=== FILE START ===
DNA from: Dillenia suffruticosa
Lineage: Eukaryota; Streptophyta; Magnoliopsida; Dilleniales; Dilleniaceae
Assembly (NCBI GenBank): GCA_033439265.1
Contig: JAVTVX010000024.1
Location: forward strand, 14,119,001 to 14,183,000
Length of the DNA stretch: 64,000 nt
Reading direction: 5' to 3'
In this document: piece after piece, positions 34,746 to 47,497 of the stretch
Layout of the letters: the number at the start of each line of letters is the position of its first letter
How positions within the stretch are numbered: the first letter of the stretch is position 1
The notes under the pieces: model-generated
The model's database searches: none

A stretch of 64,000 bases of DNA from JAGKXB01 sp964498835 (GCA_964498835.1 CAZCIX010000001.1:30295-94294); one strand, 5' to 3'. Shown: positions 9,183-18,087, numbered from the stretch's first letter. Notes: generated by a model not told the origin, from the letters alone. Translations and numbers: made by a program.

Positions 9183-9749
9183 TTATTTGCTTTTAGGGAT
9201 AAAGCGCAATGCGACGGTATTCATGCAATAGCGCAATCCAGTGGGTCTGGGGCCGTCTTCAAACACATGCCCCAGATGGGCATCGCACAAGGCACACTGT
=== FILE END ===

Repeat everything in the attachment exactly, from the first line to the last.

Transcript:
DNA from: Dillenia suffruticosa
Lineage: Eukaryota; Streptophyta; Magnoliopsida; Dilleniales; Dilleniaceae
Assembly (NCBI GenBank): GCA_033439265.1
Contig: JAVTVX010000024.1
Location: forward strand, 14,119,001 to 14,183,000
Length of the DNA stretch: 64,000 nt
Reading direction: 5' to 3'
In this document: piece after piece, positions 34,746 to 47,497 of the stretch
Layout of the letters: the number at the start of each line of letters is the position of its first letter
How positions within the stretch are numbered: the first letter of the stretch is position 1
The notes under the pieces: model-generated
The model's database searches: none

A stretch of 64,000 bases of DNA from JAGKXB01 sp964498835 (GCA_964498835.1 CAZCIX010000001.1:30295-94294); one strand, 5' to 3'. Shown: positions 9,183-18,087, numbered from the stretch's first letter. Notes: generated by a model not told the origin, from the letters alone. Translations and numbers: made by a program.

Positions 9183-9749
9183 TTATTTGCTTTTAGGGAT
9201 AAAGCGCAATGCGACGGTATTCATGCAATAGCGCAATCCAGTGGGTCTGGGGCCGTCTTCAAACACATGCCCCAGATGGGCATCGCACAAGGCACACTGT